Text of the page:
The causes of a seizure range from sleep deprivation to caffeine to alcohol to flashing lights to anxiety to hormone imbalances to electrolyte imbalances (to name a few). While I try not to be reckless in my lifestyle, I don’t allow my disorder to control my life. I drink coffee, I drink alcohol, I often don’t get enough sleep, and I sometimes play video games with flashing lights. I live an average life of a thirty- five- year- old woman; I don’t live in fear.
However, I slowly started to realize that perhaps running a 50k was outside the realm of “normal” and I would have to reconsider the doctor’s recommendations. The average person doesn’t go for a six- hour run, and many of the risk factors of running an ultra marathon overlapped with that of having a seizure.
Endurance athletes encounter many limitations both physically and emotionally whether it’s in the midst of a race or a training run. I often tell myself when I hit a physical wall “mind over matter.” As humans, and more specifically as athletes, there are certain variables that we can control (whether it’s our training, our eating, or our resting), but there are many more that we can’t.
The verb “to endure” denotes suffering and tolerance of pain. Being a long distance runner requires me to feel a significant amount of discomfort. I have twisted ankles, bruised various parts of my body, suffered a stress fracture, dealt with several different forms of tendonitis, pushed through leg cramps, bonked too many times to count, been dehydrated and the list goes on and on. I dread going to the doctor because I fear he will tell me to “take time off.” Yet, there are times when I have to listen to my body because if I don’t I risk ending my running career. I find that I am constantly trying to find the balance between pushing my body to the limit and taking care of my body in a way that allows it to recover sufficiently.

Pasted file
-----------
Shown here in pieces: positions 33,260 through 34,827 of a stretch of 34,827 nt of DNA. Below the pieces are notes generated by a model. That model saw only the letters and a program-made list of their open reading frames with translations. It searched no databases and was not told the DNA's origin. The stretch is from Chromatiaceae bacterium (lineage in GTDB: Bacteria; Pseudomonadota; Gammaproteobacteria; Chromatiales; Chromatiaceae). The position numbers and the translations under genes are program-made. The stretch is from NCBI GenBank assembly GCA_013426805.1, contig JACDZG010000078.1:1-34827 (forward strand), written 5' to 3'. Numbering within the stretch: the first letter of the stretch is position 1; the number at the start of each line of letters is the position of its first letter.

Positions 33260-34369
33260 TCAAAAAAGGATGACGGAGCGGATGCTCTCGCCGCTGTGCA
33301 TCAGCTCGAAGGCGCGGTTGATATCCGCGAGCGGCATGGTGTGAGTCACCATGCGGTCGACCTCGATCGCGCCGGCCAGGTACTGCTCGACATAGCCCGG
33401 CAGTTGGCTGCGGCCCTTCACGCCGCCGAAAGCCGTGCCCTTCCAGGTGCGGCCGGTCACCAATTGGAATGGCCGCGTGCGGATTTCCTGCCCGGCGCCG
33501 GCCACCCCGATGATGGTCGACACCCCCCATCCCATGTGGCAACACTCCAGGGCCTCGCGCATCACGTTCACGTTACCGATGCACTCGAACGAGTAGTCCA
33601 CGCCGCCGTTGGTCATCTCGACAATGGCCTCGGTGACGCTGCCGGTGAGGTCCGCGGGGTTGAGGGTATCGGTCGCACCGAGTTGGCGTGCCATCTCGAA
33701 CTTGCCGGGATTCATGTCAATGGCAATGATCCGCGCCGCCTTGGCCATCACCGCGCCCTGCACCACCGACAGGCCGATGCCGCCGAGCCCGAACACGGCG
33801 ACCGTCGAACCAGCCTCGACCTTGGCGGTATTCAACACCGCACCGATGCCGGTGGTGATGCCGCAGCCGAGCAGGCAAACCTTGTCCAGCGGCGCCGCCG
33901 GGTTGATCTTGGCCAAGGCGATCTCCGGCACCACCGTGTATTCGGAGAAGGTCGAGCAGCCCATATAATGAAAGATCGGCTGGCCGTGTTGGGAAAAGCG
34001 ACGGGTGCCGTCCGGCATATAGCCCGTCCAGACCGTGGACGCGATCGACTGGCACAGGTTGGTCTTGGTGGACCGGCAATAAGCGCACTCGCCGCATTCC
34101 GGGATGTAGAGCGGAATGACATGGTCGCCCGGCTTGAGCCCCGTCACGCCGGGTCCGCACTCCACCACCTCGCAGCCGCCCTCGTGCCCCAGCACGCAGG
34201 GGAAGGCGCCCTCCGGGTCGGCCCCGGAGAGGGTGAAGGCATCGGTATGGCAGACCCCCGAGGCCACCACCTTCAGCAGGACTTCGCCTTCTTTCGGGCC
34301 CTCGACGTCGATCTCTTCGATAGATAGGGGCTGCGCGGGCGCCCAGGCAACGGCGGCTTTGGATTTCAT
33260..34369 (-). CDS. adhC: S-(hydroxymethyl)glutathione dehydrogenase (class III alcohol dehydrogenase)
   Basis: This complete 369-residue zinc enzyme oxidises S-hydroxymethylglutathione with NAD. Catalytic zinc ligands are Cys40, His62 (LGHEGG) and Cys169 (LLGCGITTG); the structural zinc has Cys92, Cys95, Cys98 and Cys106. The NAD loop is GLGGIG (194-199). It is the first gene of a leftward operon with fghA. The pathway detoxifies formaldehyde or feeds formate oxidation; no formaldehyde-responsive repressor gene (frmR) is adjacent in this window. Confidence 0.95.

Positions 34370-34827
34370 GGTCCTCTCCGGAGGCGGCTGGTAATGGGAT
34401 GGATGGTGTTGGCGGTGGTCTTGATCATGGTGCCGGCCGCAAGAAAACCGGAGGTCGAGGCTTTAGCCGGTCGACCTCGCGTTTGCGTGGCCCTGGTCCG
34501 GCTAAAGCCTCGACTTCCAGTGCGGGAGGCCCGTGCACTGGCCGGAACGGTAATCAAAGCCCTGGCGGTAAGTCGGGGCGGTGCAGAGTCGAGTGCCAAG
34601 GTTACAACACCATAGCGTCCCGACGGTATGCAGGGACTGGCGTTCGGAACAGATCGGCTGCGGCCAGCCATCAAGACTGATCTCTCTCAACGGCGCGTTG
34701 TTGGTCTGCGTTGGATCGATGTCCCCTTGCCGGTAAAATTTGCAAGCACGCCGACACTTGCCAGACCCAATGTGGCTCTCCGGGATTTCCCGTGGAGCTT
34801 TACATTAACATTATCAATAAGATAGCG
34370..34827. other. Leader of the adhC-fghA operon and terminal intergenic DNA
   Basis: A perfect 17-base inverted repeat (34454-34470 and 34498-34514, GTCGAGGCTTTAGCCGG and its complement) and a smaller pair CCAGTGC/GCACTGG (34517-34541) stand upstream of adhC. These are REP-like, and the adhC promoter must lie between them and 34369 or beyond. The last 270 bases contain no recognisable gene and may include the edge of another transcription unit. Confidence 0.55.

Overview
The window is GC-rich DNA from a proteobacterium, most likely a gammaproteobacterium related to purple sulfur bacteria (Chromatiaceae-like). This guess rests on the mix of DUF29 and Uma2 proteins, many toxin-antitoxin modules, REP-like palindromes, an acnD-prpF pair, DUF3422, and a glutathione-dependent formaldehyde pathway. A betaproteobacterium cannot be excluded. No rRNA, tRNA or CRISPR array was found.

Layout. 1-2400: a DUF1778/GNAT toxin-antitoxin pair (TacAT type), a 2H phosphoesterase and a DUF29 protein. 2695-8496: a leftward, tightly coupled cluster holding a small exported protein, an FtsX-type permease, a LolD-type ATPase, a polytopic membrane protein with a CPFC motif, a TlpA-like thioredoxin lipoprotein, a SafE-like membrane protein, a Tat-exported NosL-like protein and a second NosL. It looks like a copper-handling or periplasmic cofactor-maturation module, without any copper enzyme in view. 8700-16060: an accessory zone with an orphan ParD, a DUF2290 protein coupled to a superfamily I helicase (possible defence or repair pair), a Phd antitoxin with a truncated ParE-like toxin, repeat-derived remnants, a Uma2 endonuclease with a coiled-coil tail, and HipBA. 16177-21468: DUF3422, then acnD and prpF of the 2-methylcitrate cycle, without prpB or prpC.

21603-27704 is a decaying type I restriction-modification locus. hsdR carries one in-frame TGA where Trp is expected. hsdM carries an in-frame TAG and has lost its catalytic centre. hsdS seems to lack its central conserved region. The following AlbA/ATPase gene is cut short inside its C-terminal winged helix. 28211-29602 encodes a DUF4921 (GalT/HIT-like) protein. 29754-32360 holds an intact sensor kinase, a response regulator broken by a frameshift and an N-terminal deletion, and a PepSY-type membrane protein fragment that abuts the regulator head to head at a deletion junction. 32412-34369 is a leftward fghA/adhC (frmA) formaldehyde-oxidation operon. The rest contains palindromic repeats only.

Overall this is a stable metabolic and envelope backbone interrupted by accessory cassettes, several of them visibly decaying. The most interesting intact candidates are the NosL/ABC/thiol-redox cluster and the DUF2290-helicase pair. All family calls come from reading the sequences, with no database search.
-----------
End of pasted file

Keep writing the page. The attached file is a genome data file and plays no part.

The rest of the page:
While I can’t control the fact that I have epilepsy, I can make intelligent choices that limit my risk factors. Sometimes, I find that there is a fine line between living in fear of what may happen and making choices that are in the best interest of my well being. After much thought, I decided to carry Lorazepam with me during the race. To some, it may seem small, and it may seem silly, but to someone who rarely carried my phone let alone any medication, I felt like I was succumbing to the “what if” mentality. However, I came to the realization that carrying the drug was not a sign of weakness or fear. Rather, it was a proactive decision in acknowledgement of the feat that I was going to attempt and how it overlapped with the risks of my neurological disorder. I decided to run as safely as I could, and to control the variables I was able. After all, would I run the race without eating or drinking the entire time?
At its core, running has the ability to expose our greatest fears and weaknesses, and because of that, I have chosen to surrender what I can’t control: my neurological disorder, but I choose to accept and embrace the help that modern science has afforded me while still pushing my body to extreme limits.